Geomagnetic activity and local time dependence of the distribution of ultra low-frequency wave power in azimuthal wavenumbers, m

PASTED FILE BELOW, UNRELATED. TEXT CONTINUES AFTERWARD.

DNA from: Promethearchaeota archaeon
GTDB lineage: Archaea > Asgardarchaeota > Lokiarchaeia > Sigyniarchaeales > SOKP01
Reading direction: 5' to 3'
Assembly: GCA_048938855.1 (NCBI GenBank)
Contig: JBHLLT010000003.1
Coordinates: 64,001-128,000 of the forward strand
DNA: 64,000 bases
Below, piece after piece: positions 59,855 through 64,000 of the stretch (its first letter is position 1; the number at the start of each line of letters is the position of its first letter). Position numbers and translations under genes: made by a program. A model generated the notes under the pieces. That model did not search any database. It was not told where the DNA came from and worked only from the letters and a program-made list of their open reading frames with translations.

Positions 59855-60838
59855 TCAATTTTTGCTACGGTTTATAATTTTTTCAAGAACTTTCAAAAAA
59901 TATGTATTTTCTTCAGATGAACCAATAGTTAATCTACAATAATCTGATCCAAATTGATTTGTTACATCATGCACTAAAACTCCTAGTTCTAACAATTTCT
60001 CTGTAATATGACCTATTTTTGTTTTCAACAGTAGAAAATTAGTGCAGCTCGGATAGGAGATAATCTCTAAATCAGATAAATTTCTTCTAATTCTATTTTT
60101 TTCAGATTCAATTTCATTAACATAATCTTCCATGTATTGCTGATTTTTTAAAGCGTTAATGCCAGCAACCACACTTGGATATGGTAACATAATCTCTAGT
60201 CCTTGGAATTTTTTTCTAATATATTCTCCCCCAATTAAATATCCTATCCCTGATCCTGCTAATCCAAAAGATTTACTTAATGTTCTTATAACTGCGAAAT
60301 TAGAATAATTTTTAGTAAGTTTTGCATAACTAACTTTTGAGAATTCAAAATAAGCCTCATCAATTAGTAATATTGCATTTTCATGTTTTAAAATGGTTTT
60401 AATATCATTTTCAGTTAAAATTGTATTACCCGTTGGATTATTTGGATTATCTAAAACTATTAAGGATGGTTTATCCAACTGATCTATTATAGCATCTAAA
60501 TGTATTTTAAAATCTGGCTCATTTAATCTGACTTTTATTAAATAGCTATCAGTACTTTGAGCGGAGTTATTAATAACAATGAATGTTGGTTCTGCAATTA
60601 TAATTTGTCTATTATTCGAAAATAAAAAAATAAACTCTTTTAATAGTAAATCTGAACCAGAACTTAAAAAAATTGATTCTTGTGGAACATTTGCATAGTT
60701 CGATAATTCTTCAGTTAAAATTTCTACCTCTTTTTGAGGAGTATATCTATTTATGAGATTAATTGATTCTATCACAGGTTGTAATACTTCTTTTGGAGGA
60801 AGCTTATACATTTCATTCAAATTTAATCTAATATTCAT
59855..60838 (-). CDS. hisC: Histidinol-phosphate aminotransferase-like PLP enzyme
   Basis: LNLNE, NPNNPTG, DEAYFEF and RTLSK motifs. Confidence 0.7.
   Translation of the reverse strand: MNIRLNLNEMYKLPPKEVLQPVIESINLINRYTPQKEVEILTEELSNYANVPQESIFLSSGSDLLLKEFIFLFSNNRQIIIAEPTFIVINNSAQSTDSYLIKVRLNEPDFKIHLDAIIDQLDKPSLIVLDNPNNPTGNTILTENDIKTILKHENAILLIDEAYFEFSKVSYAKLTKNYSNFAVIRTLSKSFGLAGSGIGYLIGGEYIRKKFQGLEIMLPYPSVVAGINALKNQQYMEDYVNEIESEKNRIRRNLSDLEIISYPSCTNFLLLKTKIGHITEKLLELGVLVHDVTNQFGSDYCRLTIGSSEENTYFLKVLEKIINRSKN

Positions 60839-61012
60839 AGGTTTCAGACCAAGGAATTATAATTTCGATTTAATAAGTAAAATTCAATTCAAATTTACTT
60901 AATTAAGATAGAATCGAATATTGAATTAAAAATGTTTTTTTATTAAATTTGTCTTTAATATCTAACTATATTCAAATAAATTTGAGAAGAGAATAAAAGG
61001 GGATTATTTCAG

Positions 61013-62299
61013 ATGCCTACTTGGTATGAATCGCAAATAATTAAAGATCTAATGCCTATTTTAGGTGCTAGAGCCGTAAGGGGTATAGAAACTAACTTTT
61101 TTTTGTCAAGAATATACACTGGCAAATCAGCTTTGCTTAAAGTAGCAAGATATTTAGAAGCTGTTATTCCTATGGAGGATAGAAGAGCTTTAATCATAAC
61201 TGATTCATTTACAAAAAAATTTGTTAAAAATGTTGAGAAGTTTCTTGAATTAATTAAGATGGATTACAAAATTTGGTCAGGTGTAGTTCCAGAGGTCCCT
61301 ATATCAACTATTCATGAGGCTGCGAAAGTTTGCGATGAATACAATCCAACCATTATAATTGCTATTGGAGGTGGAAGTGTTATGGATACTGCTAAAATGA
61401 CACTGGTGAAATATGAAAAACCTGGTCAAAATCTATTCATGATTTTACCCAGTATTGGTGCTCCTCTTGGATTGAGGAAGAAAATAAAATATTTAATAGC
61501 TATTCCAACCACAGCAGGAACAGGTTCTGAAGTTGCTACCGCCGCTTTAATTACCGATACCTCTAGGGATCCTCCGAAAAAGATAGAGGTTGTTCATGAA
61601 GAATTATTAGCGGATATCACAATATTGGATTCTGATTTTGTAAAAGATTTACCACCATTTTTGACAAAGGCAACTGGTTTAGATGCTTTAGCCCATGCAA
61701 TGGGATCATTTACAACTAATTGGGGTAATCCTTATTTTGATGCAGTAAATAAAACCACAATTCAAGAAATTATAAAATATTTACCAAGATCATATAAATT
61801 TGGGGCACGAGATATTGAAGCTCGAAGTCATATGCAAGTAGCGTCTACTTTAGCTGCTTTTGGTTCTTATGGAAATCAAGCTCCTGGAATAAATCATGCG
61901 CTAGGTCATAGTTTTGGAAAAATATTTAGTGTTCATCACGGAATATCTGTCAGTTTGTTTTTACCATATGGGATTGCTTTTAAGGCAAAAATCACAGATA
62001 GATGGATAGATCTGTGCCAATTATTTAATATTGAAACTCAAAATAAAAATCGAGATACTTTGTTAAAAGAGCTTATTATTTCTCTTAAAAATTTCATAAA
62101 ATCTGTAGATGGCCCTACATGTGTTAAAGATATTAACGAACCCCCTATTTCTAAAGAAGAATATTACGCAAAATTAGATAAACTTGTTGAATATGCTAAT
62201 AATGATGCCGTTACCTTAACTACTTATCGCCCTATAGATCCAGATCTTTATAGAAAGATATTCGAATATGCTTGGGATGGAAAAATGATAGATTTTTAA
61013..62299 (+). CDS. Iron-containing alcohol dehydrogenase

Abstract. The azimuthal wavenumber m of ultra low-frequency (ULF) waves in the magnetosphere is a required parameter in the calculations of the diffusion rates of energetic electrons and protons in the magnetosphere, as electrons and protons of drift frequency ωd have been shown to radially diffuse due to resonant interaction with ULF waves of frequency ω = mωd. However, there are difficulties in estimating m, due to lack of multipoint measurements. In this paper we use magnetic field measurements at geosynchronous orbit to calculate the cross-spectrogram power and phase differences between time series from magnetometer pairs. Subsequently, assuming that ULF waves of a certain frequency and m would be observed with a certain phase difference between two azimuthally aligned magnetometers, the fraction of the total power in each phase difference range is calculated. As part of the analysis, both quiet-time and storm-time distributions of power per m number are calculated, and it is shown that during active times, a smaller fraction of total power is confined to lower m than during quiet times. It is also shown that in the dayside region, power is distributed mostly to the lowest azimuthal wavenumbers m = 1 and 2, whereas on the nightside it is more equally distributed to all m that can be resolved by the azimuthal separation between two spacecraft.